In the finest tradition of politics--if it moves; tax it, if it keeps moving; regulate it--the Washington State legislature can't take people solving their own problems:
For years, doctors who started so-called "concierge" medical practices, offering personalized care in return for fixed retainer fees, have existed in legal limbo.
State regulators have argued that the arrangement is essentially medical insurance and should be subject to the same rules. Doctors and patients insist it's the antithesis of insurance: middleman-free deals between patients and doctors.
....In Washington, Senate Bill 5958 passed the House last week, 90-5, after passing the Senate in slightly different form. It has been sent back to the Senate for concurrence and is expected to go to Gov. Christine Gregoire for her signature.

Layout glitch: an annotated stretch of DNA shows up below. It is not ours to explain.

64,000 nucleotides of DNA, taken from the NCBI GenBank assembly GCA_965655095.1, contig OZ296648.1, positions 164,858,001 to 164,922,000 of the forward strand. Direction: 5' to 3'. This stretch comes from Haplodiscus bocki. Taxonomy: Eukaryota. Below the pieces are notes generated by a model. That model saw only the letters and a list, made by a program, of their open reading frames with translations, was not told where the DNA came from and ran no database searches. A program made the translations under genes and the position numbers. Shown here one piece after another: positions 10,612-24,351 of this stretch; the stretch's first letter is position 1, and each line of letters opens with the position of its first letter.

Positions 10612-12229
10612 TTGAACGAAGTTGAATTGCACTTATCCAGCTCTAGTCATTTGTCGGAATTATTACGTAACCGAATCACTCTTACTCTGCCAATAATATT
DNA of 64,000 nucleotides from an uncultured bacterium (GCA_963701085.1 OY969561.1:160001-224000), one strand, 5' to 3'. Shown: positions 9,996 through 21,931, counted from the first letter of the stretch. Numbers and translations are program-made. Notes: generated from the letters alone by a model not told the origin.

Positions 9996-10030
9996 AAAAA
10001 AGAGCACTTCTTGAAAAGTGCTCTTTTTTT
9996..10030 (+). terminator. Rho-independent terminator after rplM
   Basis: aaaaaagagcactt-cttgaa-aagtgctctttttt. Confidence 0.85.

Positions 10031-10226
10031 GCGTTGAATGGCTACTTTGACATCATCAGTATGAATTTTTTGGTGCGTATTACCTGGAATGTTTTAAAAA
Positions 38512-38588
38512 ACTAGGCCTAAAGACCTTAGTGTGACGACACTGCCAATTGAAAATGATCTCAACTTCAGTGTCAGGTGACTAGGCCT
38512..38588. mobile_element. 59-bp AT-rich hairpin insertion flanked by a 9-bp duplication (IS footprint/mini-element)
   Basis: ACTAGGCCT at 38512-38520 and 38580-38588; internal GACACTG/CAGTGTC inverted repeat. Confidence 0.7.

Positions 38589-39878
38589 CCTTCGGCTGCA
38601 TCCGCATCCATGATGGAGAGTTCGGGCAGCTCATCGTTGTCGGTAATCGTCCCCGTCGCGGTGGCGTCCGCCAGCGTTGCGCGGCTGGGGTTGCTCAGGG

Under the bill, doctors offering concierge care would have to inform patients what services they provide and that they don't take insurance. They would have to refund fees if they stop seeing a patient.
The doctors would be barred from raising prices more than once a year, but there would be no limit on how high they could raise them. The bill also warns doctors not to cherry-pick healthier patients, but only by saying that doctors can't reject patients "solely" because of health status.
The bill specifies no penalties for violating its provisions. Instead, that would be addressed by the state Medical Quality Assurance Commission under existing "unprofessional conduct" codes.
The insurance commissioner's office would be directed to analyze the effects of concierge practices on overall patient access, health-insurance premiums and patient demographics, and report back to lawmakers in five years.